04 10 Su Back in London, CD wrote to Robert Seymour, praising the artist on his work.  
04 17 Su Seymour spent a short time at Furnival's Inn, probably discussing the changes that CD wanted him to make in his artwork.  
04 20 We Robert Seymour shot himself to death in the garden of his home in Islington.  
CD convinces Chapman and Hall that the number of monthly illustrations in "Pickwick Papers" should be reduced from four to two and that his text should be increased from 24 to 36 pages. Robert Buss is hired to do the illustrations but they are to no one's liking and he is promptly fired. He and CD never met.  
04 30 Sa The second number of "Pickwick Papers" appears, but the print run is reduced to 500.  
William Makepeace Thackeray and John Leech both apply for the position of next illustrator of the "Pickwick Papers", but Hablot Knight Browne is chosen, probably as Buss was being fired.  
05 CD agreed to write for John Macrone, a three volume novel, to be entitled "Gabriel Vardon, the Locksmith of London".  
06 01 We The third number of "Pickwick Papers" appears, and the run is restored to 1000.  
06 22 We As a reporter, CD covered the trial of Prime Minister Lord Melborne.  
06 23 Th Exhausted from his labors of the previous day, CD spent the day in bed.  
07 23 Sa With the revisions in his opera "The Village Coquettes" completed, a small party of friends assembled in Furnival's Inn to hear CD read the play and try the music. They were all enthusiastic in their praise.  
07 In the fourth number of "Pickwick Papers", the character of Sam Weller is introduced and sales begin to swell, and orders for back numbers start coming in. CD writes to Macrone: "PICKWICK TRIUMPHANT."  
The popularity of "Pickwick Papers" brings offers of more work. He is offered £100 to write a children's book to be called "Solomon Bell the Raree Showman", which he agreed to finish by Christmas. He had promised a three volume novel to Macrone (for £200, he had to keep up his installments of "Pickwick Papers" and his duties as reporter for the Morning Chronicle, and his farce and opera would be going into rehearsal soon.  
Richard Bentley, the New Burlington Street Publisher, proposed that Dickens write a novel for his new publication, but was disappointed to learn that CD was already contracted to Macrone.  
08 He secured, or believed he secured a release from his contract for the novel for Macrone. He cancelled his arrangement about the children's book.  
08 When CD told Bentley he was free to consider a contract, Bentley offered to buy the entire copywrite of two novels of unspecified title and subject matter, with no time limit for delivery, for £400 each.  
08 17 We CD wrote to Bentley asking that the amount should be £500 instead. Bentley accepted.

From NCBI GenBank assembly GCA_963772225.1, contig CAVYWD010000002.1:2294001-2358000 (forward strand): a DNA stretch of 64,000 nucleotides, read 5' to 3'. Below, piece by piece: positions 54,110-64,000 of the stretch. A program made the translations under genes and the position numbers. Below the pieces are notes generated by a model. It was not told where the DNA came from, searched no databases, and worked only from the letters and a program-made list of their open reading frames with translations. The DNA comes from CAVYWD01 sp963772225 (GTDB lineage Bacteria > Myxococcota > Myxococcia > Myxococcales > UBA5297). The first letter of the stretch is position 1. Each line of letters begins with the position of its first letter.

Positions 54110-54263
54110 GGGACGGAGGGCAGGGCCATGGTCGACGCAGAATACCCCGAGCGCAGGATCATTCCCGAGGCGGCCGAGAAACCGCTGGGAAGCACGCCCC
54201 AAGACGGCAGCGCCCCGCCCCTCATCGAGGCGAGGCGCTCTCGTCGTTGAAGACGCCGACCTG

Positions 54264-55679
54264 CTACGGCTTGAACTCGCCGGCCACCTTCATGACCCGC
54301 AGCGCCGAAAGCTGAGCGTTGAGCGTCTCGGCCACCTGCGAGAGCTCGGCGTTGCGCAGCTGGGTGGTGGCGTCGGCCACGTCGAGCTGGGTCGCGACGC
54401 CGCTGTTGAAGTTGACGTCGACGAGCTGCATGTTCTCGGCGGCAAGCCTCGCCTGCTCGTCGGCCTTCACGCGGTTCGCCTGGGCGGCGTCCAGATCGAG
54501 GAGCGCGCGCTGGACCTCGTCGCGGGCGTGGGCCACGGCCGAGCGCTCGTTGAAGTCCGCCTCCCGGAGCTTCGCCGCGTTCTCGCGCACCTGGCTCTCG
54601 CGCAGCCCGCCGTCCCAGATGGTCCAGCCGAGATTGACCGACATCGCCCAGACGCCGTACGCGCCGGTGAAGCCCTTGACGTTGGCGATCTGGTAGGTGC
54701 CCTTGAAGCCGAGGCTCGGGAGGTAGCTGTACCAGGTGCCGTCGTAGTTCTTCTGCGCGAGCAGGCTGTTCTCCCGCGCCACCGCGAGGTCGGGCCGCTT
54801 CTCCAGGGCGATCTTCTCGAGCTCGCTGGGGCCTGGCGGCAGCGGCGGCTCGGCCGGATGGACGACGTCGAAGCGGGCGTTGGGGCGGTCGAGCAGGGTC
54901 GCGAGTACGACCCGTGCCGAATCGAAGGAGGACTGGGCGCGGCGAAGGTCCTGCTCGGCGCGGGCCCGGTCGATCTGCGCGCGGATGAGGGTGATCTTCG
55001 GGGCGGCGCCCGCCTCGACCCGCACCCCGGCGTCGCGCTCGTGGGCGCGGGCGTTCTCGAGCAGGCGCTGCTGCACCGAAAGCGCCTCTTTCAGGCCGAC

08 22 Mo CD signed a contract with Bentley for both books.  
08 For the latter part of August and most of September, CD and Catherine relax in a cottage at Petersham.  
09 Upon returning to London, CD and Kate begin to invite guests to the premier of the farce, The Strange Gentleman.  
09 26 Th The Strange Gentleman, a comic burletta, in two acts first performed at the St. James's Theatre.  
10 The printers are set to work on the second edition of "Sketches by Boz," to be published in two volumes. CD agrred with Cruikshank on eighht illustrations for the first volume. When Cruikshank proposed making editorial changes in the text, CD wrote to Macrone suggesting that Browne should do the illustrations. The matter was smoothed over and author and artist continued on friendly terms.  
CD tells Macrone that time is too short to get the second volume out before Christmas. He found entire days consumed by preparations for the "The Village Coquettes", and he had a severe attack of facial rheumatism that confined him to bed making it impossible to write at all for a fortnight.  
11 04 Fr CD signs an agreement for one year with Richard Bentley. The terms are for CD to assume editorship of Bentley's Miscellany for £20/month, and another 20 guineas for contributing sixteen pages of his own writing, but the copyright belonged to Bentley. With the income from The Chronicle and Pickwick this would bring his income level to almost £800 a year.  
11 05 Sa Resigns from The Chronicle.  
11 Macrone realizes that CD has signed with Bentley, and would not be honoring their agreement for the "Gabriel Vardon" novel.  
11 Ainsworth attempts to intercede with Macrone on Dickens behalf, but the haggling would continue through the rest of the year.  
12 06 Tu His opera, "The Village Coquettes" opens at St. James Theatre, with "The Strange Gentleman" on the same bill, but closed after only 19 performances.  
12 25 Su Harrison Ainsworth introduces CD to the literary and drama critic of The Examiner, John Forster